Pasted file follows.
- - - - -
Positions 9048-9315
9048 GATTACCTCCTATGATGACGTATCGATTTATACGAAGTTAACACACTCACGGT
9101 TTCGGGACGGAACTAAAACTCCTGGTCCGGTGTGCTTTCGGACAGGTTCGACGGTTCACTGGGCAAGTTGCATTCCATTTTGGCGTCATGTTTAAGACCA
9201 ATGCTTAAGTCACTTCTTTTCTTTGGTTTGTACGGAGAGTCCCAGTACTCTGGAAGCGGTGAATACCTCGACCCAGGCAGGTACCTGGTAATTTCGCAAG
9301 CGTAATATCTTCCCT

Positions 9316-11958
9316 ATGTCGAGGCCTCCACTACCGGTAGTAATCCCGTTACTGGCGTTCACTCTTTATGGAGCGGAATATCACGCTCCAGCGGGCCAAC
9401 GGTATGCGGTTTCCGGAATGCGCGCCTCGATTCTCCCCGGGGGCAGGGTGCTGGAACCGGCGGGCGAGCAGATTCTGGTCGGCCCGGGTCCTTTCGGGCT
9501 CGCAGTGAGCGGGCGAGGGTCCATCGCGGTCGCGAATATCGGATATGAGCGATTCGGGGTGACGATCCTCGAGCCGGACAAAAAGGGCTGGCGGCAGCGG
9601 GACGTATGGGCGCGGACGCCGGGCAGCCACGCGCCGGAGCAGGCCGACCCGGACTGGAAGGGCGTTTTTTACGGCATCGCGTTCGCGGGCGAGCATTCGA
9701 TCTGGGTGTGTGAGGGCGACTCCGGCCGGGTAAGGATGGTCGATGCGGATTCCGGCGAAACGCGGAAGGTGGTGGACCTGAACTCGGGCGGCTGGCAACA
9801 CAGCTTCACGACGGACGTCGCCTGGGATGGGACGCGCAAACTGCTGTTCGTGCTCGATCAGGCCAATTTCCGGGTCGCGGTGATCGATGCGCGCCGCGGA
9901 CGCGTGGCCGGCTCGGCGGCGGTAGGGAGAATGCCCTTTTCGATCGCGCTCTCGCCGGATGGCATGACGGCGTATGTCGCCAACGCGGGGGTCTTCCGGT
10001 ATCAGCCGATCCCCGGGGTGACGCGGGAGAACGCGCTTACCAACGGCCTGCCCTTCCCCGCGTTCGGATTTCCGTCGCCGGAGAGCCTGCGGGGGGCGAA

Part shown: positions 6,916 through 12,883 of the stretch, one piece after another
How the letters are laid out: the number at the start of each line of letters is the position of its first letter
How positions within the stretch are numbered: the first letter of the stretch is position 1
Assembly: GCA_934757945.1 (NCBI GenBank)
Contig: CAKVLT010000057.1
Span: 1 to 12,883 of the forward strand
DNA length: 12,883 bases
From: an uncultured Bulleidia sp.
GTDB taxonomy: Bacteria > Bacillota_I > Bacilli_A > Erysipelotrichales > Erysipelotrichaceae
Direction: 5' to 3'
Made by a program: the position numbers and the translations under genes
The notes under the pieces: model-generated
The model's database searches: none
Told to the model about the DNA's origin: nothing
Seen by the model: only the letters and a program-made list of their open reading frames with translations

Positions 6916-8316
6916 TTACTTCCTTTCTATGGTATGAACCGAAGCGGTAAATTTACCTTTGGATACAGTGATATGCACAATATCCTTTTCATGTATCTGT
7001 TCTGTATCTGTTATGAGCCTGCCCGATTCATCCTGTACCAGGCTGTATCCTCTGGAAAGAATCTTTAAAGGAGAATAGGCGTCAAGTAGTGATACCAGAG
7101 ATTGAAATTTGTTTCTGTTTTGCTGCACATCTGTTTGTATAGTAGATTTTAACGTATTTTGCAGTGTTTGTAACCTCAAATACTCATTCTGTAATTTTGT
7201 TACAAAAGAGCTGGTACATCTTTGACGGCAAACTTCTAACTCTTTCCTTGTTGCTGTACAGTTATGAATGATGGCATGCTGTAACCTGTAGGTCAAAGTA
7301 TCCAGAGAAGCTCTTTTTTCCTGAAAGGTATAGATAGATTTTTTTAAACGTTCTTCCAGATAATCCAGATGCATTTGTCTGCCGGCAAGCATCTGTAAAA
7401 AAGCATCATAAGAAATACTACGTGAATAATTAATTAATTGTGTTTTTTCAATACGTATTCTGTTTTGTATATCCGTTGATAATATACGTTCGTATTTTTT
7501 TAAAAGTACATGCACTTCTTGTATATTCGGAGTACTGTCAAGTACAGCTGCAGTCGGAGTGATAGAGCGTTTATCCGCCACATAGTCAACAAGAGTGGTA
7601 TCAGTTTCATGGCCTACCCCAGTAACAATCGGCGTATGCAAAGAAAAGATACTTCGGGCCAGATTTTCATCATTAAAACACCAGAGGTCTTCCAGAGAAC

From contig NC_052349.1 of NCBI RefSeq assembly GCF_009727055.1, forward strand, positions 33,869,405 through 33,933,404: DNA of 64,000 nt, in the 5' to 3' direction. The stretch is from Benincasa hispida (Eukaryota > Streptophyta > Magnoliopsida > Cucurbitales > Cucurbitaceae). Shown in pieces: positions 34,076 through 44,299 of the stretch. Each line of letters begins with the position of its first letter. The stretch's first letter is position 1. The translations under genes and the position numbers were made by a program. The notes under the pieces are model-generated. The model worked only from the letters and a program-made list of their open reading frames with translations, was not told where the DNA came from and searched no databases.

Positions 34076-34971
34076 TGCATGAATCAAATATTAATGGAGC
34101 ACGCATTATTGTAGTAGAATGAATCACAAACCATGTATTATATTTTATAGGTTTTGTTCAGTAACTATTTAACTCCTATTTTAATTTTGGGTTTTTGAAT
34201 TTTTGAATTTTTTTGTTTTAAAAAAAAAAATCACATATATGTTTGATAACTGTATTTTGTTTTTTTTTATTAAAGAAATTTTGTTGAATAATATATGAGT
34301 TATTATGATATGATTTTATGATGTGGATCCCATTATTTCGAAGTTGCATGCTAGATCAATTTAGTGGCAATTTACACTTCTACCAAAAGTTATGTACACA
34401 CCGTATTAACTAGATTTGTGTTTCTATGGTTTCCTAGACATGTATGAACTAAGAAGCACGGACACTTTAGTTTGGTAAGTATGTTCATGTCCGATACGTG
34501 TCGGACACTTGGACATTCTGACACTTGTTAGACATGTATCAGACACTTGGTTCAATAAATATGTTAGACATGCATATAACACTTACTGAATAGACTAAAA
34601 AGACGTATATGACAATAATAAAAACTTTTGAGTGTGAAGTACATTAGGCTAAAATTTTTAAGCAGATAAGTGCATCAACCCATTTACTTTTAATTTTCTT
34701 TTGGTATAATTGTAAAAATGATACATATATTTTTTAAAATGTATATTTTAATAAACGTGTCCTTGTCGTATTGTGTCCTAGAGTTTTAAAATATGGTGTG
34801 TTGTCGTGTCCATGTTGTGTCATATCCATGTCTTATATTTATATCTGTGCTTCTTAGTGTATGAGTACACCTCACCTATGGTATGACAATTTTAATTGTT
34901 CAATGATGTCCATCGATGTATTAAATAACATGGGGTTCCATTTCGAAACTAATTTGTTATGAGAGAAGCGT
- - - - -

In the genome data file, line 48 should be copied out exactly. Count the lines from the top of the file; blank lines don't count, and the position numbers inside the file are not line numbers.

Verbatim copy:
34701 TTGGTATAATTGTAAAAATGATACATATATTTTTTAAAATGTATATTTTAATAAACGTGTCCTTGTCGTATTGTGTCCTAGAGTTTTAAAATATGGTGTG